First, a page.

Iraq's Barbers Suffer Cuts in War And Peace
In 2005, after the US-led invasion of Iraq, Baghdad descended into violent chaos. Political unrest spilled onto the streets, and bands of Islamist brigands stalked working-class neighbourhoods, searching for perceived violations of Shariah.
Before then, the humble barbershop was a staple of any major city street. But the gangs demanded men keep their beards long. Suddenly being a barber could land somebody a death sentence. In January that year, five barbers were murdered in a single day.
Slowly, peace returned to Baghdad. But violence would return to the barbershop in 2014, in Mosul, Iraq’s third largest city, when ISIS militants overran government forces and swallowed the city into its barbaric caliphate.
Under ISIS, whippings and beatings for “un-Islamic” hairstyles, and beardless faces, became a daily part of life. In Mosul, dozens of Hisbah, the group’s religious police, posted flyers and warnings on which looks they would, and would not, allow.
Some planted spies inside barbershops and kidnapped owners for punishment. One barber told the Voice of America he was forced to eat rotten potatoes and goat excrement for six days, and dig graves all night, having been convicted of “bringing shame to all Muslims.” Hair threading, an ancient style of hair removal using cotton thread that emerged in India over 6,000 years ago known in Arabic as Khite, was punishable by 80 lashes.
In October 2016 an Iraqi-led coalition forced its way towards Mosul, and recaptured the city the following July. Suddenly, a haircut was back on offer. “When ISIS left, large numbers of people gathered outside our shops,” Mohammed al Halaq, a local practitioner, told the Global Coalition Against Daesh, which uses a popular and derisory term for the group. “They all wanted to shave their beards and have haircuts.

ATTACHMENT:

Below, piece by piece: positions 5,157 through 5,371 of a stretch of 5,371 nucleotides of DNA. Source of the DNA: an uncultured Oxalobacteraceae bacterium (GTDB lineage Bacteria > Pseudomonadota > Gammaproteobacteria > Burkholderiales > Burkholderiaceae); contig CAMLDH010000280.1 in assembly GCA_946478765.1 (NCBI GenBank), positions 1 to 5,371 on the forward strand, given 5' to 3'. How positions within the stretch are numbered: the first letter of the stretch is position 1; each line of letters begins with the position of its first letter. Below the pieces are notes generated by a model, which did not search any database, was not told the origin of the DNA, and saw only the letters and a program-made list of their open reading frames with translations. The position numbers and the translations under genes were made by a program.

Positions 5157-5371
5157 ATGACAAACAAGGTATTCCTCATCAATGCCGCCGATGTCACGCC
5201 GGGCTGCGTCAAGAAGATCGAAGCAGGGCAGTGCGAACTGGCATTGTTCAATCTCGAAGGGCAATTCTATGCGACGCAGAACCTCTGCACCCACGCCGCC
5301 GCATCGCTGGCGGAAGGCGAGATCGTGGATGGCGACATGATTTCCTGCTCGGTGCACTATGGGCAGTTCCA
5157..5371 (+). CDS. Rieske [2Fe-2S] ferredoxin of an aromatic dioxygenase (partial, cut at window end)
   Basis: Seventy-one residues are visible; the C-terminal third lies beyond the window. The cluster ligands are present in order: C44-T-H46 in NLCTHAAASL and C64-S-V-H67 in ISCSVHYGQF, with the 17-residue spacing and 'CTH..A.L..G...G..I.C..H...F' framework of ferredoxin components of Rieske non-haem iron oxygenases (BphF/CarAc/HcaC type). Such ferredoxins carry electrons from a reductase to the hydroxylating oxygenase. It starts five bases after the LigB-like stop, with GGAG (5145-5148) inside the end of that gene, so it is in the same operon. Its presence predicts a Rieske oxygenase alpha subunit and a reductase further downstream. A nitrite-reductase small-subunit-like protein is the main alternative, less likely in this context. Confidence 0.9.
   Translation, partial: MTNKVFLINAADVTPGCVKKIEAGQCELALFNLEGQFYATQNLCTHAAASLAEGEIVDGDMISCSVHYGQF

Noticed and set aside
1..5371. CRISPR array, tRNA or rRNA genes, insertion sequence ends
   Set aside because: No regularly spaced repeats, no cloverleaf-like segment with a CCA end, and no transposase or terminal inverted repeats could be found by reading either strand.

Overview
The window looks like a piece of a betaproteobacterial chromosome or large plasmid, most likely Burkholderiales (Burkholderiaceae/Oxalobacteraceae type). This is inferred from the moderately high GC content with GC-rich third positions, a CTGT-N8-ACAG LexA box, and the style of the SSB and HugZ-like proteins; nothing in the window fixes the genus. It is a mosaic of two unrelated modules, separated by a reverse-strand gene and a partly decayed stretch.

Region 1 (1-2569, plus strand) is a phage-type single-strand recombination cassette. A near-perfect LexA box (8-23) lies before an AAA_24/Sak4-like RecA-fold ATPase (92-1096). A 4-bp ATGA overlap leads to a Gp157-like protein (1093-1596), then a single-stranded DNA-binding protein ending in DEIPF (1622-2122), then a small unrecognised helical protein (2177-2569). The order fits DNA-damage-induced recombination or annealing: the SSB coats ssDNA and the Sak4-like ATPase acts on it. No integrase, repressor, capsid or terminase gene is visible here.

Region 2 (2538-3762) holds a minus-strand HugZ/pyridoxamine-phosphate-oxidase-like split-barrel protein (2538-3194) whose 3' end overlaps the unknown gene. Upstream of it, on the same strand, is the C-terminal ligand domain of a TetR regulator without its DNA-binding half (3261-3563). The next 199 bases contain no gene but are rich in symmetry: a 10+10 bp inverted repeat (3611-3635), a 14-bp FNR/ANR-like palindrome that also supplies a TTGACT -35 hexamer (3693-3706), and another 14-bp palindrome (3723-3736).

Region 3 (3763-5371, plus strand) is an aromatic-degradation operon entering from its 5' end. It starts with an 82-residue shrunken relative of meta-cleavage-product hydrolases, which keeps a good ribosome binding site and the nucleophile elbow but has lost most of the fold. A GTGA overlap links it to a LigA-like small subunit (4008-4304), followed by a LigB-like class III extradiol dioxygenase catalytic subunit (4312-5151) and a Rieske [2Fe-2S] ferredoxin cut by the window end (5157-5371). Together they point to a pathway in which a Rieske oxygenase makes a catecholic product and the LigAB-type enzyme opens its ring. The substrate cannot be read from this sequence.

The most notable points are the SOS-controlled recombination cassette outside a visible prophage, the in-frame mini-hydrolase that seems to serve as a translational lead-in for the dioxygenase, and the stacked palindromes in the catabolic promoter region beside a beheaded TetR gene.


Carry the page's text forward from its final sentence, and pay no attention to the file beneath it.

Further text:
“Our faces also changed, as well as our outlook,” he added. Citizens of Mosul called the liberation a “new year”, and greeted each other as if it was the first day of the year. Some Iraqi barbers have left their scissors and razors to join the army, and clear ISIS out of the Middle East for good. Some of those who’ve stayed have become Internet stars.
Type “Iraqi barber” into Google and you’ll find dozens of videos and memes documenting staggering dexterity with razors, cut-throat blades - blow-torched extra-sharp - and facial waxing that is as mesmerising to watch as it looks painful. Hair threading is back on the menu, too.
It’s fitting the barbershop should have a renaissance today, not far from where it began. The earliest evidence of barbers was discovered in the Middle East - Ancient Egypt, more specifically - where early practitioners used sharpened flint or oyster shells to cut the hair of nobility. The first razor blade was found among 3,500-year-old relics.
Greco-Roman tonsures, a boy’s first shave, were considered an essential part of his coming-of-age. In the Middle Ages barbers often doubled as surgeons, bloodletting, cutting off limbs and administering leeches. It is thought that this is where the traditional barber’s pole comes from, with its white representing bandages, and the red signifying blood.
Nowadays barbers are even providing Iraq’s displacement camps with haircuts as a way to build bridges between shattered communities. The “Barbers of Baghdad” are a group of 14 Muslim barbers working at the Virgin Mary Refugee Camp, in Iraq’s capital, home to hundreds of Christians who fled ISIS.
It is a triumph for Iraqi peace, and for its barbers, who can, finally, operate without fear of reprisals. “No religion is like this,” said al Halaq. “Religion is about tolerance and forgiveness. After the liberation I started to practice my profession again. I had the freedom to practice and other people had the freedom to visit me in my salon.”